The comedy scene in Salt Lake City includes local comedians, touring professionals, and improv troupes. The Wiseguys Comedy Club chain is a common stop for national comedy tours. Current locations are in Ogden and West Valley City, with a downtown location scheduled to open in Fall of 2014. A local improv troupe called Laughing Stock does family-friendly shows Friday and Saturday Nights at the   Off Broadway Theatre on Main Street near 300 South (Broadway).

Learn

The Family History Library (see above) can be an educational destination if you're looking to research your family tree and learn about your ancestry.

Work

Utah has traditionally had a low unemployment rate compared to the nation as a whole; unfortunately, wages are also below average and have not kept up well with the rising cost of living.

As in the rest of the United States, an assortment of national, state, and local anti-discrimination laws prohibit employers from firing employees based on factors like race, nationality, and religion. Protection on the basis of sexual orientation varies between municipalities, but discrimination of this type is no more common in Salt Lake County than anywhere else in the country.

Buy

Shopping areas

Gateway Mall

Eat

Fry Sauce from a local hamburger restaurant

While not known as a hotbed of culinary innovation, there is one delicacy that originates from Utah: fry sauce, a condiment made by mixing ketchup and mayonnaise, sometimes with seasonings depending on the recipe, and eaten on French fries, onion rings, etc. Fry sauce was created decades ago by the local fast food chain Arctic Circle and can now be found in burger joints throughout Utah and in portions of neighboring states. Even national chain restaurants usually have fry sauce at their Utah locations, and many give it out as the default condiment at the drive-thru if you don't ask for something specific.

Drink

Utah liquor laws

The state of Utah has a reputation for unusual and frustrating laws regulating the sale of alcoholic beverages. This reputation was well earned as recently as the late 2000s, but the state has made a series of reforms since then and the situation isn't as bad as you may have heard: you no longer have to sign up for a club membership just to enter a bar, for example. A few quirks remain that may catch tourists by surprise:

Sleep

Grand America Hotel

Hostels

Stay safe

Crime

Crime in Salt Lake City tends to skew a bit more toward property crime than violent offenses, although, as with any city, the situation varies between neighborhoods. As a general rule, higher elevations like the east side and Capitol Hill are safer than lower-lying areas like Glendale and Rose Park, simply because affluent locals prefer the views from mountainside properties and the poorer neighborhoods are left for the valley. The vast majority of Salt Lake City is safe for tourists during daylight hours; some neighborhoods remain safe overnight, but there are certain areas to avoid after dark. Pioneer Park is near a busy homeless shelter and, despite crackdown efforts, has more than its share of drug transactions.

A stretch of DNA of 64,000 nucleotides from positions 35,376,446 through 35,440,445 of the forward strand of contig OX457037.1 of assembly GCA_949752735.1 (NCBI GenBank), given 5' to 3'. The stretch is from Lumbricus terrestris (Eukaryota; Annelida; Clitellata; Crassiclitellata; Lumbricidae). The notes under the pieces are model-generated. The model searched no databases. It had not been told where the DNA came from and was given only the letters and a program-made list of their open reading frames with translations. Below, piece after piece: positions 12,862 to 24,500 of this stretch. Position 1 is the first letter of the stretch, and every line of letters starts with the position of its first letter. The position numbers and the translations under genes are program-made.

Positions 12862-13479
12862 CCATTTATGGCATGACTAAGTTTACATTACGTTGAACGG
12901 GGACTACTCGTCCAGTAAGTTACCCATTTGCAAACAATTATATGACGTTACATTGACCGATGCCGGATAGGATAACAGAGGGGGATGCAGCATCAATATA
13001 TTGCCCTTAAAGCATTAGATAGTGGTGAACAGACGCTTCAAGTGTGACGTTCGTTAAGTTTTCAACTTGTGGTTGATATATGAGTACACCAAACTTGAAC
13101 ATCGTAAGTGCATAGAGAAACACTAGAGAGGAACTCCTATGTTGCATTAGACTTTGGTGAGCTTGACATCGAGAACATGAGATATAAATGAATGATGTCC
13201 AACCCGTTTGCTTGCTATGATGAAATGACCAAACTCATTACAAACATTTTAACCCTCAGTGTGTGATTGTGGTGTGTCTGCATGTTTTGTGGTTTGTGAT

Gang activity in Salt Lake exists, but is mostly confined to non-touristy areas on the west side and south of downtown. Violent crimes against random targets are rare. Among nearby suburbs, you're most likely to stumble across a sketchy neighborhood in South Salt Lake, West Valley City, or maybe Taylorsville.

Weather

The weather in the Salt Lake Valley presents few safety hazards – the heat of summer is always accompanied by low humidity, and winter snowstorms are usually calm. "Black ice" can make driving tricky: an invisibly thin layer can be enough to send your car skidding sideways out of your lane. The best defense against this is to simply drive slower and leave extra room for braking after a storm.

The winter temperature inversions are the biggest health hazard Salt Lake weather will throw at you. Inversions occur between snowstorms and trap dangerous levels of pollution in the lower atmosphere, affecting all low-lying areas in the Salt Lake Valley and other valleys nearby. Long-term exposure isn't considered safe for anyone, and even short-term exposure can seriously aggravate respiratory conditions such as asthma. If you can avoid the valleys, the air stays clean year-round at the ski resorts in the mountains.

Connect

Inside the Salt Lake City Main Library

Downtown is pretty well covered by an assortment of free WiFi connections from local restaurants and hotels.

Area codes

Salt Lake City and most of the surrounding urban region is in an area code overlay where the 385 and 801 area codes share the same boundaries. This means a minimum of ten digits must be dialed to place even a local call. Despite the switch to ten-digit dialing having occurred back in 2008, many businesses still advertise their phone numbers using only seven digits. In these cases, it's almost always the older 801 code that has been left off.

Cope

Newspapers

Consulates

Go next

Routes through Salt Lake City

Sacramento Elko  W  E  Provo Denver
Pocatello Ogden  N  S  Sandy St. George
Reno Wendover  W  E  Park City Rock Springs
Logan Ogden  N  S  Sandy Richfield
END  N  S  West Valley City Draper


This article is issued from Wikivoyage - version of the Thursday, March 24, 2016. The text is available under the Creative Commons Attribution/Share Alike but additional terms may apply for the media files.